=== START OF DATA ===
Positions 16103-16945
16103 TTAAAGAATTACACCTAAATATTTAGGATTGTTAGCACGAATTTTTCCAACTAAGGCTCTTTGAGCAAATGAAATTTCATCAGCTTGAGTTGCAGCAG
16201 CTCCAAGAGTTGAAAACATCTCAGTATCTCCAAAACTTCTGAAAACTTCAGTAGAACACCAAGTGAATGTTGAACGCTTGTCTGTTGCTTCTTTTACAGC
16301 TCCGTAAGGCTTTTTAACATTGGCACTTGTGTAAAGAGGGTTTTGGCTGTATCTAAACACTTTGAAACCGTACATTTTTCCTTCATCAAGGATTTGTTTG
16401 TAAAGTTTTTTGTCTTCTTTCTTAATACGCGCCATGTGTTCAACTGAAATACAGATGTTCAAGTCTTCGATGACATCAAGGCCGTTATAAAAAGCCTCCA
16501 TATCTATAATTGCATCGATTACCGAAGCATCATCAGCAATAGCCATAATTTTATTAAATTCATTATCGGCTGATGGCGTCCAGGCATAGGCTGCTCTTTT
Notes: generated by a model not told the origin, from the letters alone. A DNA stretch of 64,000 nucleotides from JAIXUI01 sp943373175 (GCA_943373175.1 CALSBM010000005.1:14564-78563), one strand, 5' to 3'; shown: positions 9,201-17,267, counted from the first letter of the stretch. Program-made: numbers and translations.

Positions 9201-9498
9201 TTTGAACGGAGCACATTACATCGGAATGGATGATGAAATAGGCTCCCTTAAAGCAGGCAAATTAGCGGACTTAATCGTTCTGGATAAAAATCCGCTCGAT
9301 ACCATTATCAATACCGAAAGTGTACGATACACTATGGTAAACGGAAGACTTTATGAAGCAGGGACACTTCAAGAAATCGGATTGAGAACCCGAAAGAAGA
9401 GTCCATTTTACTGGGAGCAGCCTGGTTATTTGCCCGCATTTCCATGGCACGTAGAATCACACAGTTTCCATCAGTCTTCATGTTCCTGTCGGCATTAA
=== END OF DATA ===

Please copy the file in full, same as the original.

Positions 16103-16945
16103 TTAAAGAATTACACCTAAATATTTAGGATTGTTAGCACGAATTTTTCCAACTAAGGCTCTTTGAGCAAATGAAATTTCATCAGCTTGAGTTGCAGCAG
16201 CTCCAAGAGTTGAAAACATCTCAGTATCTCCAAAACTTCTGAAAACTTCAGTAGAACACCAAGTGAATGTTGAACGCTTGTCTGTTGCTTCTTTTACAGC
16301 TCCGTAAGGCTTTTTAACATTGGCACTTGTGTAAAGAGGGTTTTGGCTGTATCTAAACACTTTGAAACCGTACATTTTTCCTTCATCAAGGATTTGTTTG
16401 TAAAGTTTTTTGTCTTCTTTCTTAATACGCGCCATGTGTTCAACTGAAATACAGATGTTCAAGTCTTCGATGACATCAAGGCCGTTATAAAAAGCCTCCA
16501 TATCTATAATTGCATCGATTACCGAAGCATCATCAGCAATAGCCATAATTTTATTAAATTCATTATCGGCTGATGGCGTCCAGGCATAGGCTGCTCTTTT
Notes: generated by a model not told the origin, from the letters alone. A DNA stretch of 64,000 nucleotides from JAIXUI01 sp943373175 (GCA_943373175.1 CALSBM010000005.1:14564-78563), one strand, 5' to 3'; shown: positions 9,201-17,267, counted from the first letter of the stretch. Program-made: numbers and translations.

Positions 9201-9498
9201 TTTGAACGGAGCACATTACATCGGAATGGATGATGAAATAGGCTCCCTTAAAGCAGGCAAATTAGCGGACTTAATCGTTCTGGATAAAAATCCGCTCGAT
9301 ACCATTATCAATACCGAAAGTGTACGATACACTATGGTAAACGGAAGACTTTATGAAGCAGGGACACTTCAAGAAATCGGATTGAGAACCCGAAAGAAGA
9401 GTCCATTTTACTGGGAGCAGCCTGGTTATTTGCCCGCATTTCCATGGCACGTAGAATCACACAGTTTCCATCAGTCTTCATGTTCCTGTCGGCATTAA